Keeping Your Credit Cards Safe

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In today’s world where 24 hours in a day never seems to be enough to cover the 1001 things we need to go through the daily rigors of career jobs and family raising, credit cards have become an anchor for convenience. Its wide-ranging use has easily helped us … from filling refrigerators and kitchen cupboards with groceries to closing a 5-minute car rental lease that would have taken us to the beautifully-paved roads leading to a Jamaican beach resort. We use it, as in the words of a Beatles song …”here, there and everywhere” and much like Linus’ security blanket, they’ve become, for us, a crutch. So here is all tips about keeping your credit cards safe , hope you will use this steps and not be a victim.

 

For all the convenient, time-saving values and benefits credit cards naturally have, they do not come without risks.

 

Identity thefthas been defined as the successful or unsuccessful use of credit card, bank account records and other personal information with intent to defraud. It is now so widespread that security experts and analysts predict it will probably surpass the traditional theft we know as the top form of crime related to property. Another identity theft – filing of fraudulent income tax returns is likewise quickly growing.

 

“Phishing” or “brand spoofing”this entails the use of websites and branded emails that look authentic, real and credible but are actually fraudulent. These are put up by thieving groups pretending to be legitimate companies, posing sometimes, as a financial institution in an attempt to gather customer information for purposes of committing fraud.

 

Some Statistics

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According to the latest data from the U.S. Department of Justice, the theft of data and personal information from credit cards is rising. From 2005 to 2012, it has risen by 50%!

 

The experts at a cyber security firm, McAfee in Santa Clara, California say that lots of credit card numbers are up for sale. On the average, a single card number can go from $10 to $50. An American Express, no-limit card for a customer with a record of good credit, can run to hundreds of dollars. It’s no wonder then that identity theft has become a big, lucrative business for thieves and criminals.

 

Losses in 2012 resulting from credit and debit card fraud amounted to more than $11 billion. Card issuers incurred 63% of the losses while merchants and retailers had to account for the 37%.

 

One of the more prevalent ways of stealing an individual’s identity is while swiping credit cards or debit cards at the cash registers of respected merchants. These thieves use their own special computer programs to infiltrate the systems of stores and retail businesses and siphon off personal information when purchases are made. Such system hacking at the points of sale continues to rise and is now one of the biggest problems of the credit card and debit card industry.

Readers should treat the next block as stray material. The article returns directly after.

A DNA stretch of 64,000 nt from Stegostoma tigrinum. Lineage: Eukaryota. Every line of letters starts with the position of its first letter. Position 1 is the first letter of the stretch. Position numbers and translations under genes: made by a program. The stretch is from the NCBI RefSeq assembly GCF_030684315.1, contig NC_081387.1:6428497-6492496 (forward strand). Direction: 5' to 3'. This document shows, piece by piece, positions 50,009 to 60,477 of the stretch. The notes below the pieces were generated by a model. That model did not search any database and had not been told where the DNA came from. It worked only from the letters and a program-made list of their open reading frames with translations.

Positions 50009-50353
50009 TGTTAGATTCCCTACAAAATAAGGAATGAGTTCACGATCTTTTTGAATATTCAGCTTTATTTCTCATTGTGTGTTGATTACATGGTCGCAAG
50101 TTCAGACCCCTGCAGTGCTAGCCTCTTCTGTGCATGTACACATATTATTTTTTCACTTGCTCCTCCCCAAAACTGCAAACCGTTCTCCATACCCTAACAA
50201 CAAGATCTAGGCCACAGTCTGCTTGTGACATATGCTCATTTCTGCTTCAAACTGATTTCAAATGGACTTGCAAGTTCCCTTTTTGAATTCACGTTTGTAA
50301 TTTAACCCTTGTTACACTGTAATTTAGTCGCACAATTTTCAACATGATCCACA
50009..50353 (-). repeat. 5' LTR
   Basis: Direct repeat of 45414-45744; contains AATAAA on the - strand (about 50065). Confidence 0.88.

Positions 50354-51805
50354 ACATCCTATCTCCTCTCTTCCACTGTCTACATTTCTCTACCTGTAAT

7 Safety tips to keep your credit card protected from fraud:

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1)    Sign your credit card the minute your get it and keep your pin code separate from where you keep your credit card.

 

2)    Don’t advertise your account number. These thieves really don’t need the card to invade your account, only the number. So keep your account number in a safe, private place. Don’t give it out indiscriminately as in phone or email requests for information.

 

3)    Take care of your receipts. If there are extra spaces on them, draw a straight line so that no new items can be added. Keep them and check your billings against what the receipts are showing. When done, don’t just throw them away, shred them.

 

4)    Secure your devices and networks. Get your computer equipped with a firewall. This will prevent unauthorized incursions into your computer and block off access into the monitoring of information transfer to and from your computer.

 

5)    Protection of your credit card should be top of mind when you shop on-line. Shop and purchase from businesses which have a respectable track record and which you can easily contact for any issues or concerns. Look carefully into what their payment terms are, their refund guarantees, shipping costs and other guidelines.

 

6)    Your passwords should be secret and private. They should be made up of letters and numbers, not names, birthdays or anniversary dates. Never share them and you should change them say, every 6 or 12 months.

 

7)    Check your account frequently. Checking and reviewing the activities in your account is basic to credit card protection. It’s easy. You can do this on-line or by phone.

 

Keep these 7 safety tips in mind at all times. They will raise your chances of not becoming a fraud victim. In cases of lost or stolen cards, contact your card issuer at once. They have the efficient resources to block off any unauthorized use of your lost credit card and get you a replacement in no time at all.

 

Credit cards are here to stay. They will continue to be an integral part of our everyday lives because they provide us one of the most critical solutions to our needs: convenience. Let’s enjoy and maximize their usefulness. Let’s keep them safe.


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